CHAPTER SEVENTEEN. Pulsed Lavage with Suction
You are treating a patient with a painful vasculitic wound on the lower extremity with a large amount of adhered fibrous tissue. The recommended psi to use in treating this patient with PLWS is
The solution most frequently used for PLWS is
c. 0.9% or normal saline solution
You receive an order to provide wound care to a patient who has an open abdominal wound, cultured positive for pseudomonas, and want to include PLWS as part of the care plan. The patient is in a semiprivate room with more than 6 feet between the beds and a curtain that can be pulled for privacy. Your approach would be
a. To treat the patient with PLWS with all the protective equipment, plastic tent, and splash shields to prevent aerolosization
b. To request that the patient be moved to a private room before initiating treatment with PLWS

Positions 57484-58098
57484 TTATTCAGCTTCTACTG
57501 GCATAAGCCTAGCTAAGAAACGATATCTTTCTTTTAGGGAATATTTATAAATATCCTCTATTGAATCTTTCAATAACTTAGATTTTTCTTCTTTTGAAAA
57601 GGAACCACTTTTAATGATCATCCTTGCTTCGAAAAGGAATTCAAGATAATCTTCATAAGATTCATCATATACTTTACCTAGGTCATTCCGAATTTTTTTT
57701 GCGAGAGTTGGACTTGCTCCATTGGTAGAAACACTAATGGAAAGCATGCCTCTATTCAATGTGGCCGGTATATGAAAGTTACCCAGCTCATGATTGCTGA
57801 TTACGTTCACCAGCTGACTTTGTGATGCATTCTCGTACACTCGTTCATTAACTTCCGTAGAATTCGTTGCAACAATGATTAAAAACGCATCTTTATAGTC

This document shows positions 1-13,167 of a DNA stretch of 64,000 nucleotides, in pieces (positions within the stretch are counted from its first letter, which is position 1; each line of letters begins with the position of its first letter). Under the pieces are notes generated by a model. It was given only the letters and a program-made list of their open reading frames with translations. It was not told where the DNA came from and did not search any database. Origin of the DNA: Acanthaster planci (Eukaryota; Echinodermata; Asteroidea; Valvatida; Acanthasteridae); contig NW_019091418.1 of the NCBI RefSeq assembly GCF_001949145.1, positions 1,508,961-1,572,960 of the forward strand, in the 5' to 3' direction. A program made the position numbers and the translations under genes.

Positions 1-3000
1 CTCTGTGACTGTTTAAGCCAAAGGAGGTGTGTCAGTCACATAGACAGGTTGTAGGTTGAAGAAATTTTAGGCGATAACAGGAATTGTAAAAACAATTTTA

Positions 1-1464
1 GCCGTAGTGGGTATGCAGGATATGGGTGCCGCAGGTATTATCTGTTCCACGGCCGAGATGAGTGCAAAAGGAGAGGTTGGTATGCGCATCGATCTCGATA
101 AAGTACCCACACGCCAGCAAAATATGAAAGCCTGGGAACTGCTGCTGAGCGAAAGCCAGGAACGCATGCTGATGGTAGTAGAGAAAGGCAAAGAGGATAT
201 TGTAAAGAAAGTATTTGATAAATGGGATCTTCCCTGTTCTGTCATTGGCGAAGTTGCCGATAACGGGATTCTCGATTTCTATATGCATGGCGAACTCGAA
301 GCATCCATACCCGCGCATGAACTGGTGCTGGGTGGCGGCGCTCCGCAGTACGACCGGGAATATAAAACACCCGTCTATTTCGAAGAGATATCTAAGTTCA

c. To transport the patient to the outpatient department for treatment to avoid treating in a room with curtains.
d. To refuse to treat the patient until the other patient has been discharged.
You are treating a patient daily who will be going to surgery for closure of a traumatic injury in 5–6 days. The wound is 10 cm × 4 cm × 1 cm deep, with no sinuses or undermining, on the posterior thigh. About 40% of the wound is covered with fibrous tissue that requires debriding and there is a moderate amount of drainage. The care plan is to treat daily until surgery. Your best choice of a tip would be
a. Single-use splash shield
b. Divertor splash shield
c. Single-use flexible tracking tip
d. Divertor flexible tracking tip
What is the appropriate approach when treating a patient with multiple wounds?
a. Use a different tip for each wound.
b. Treat only one wound each treatment session.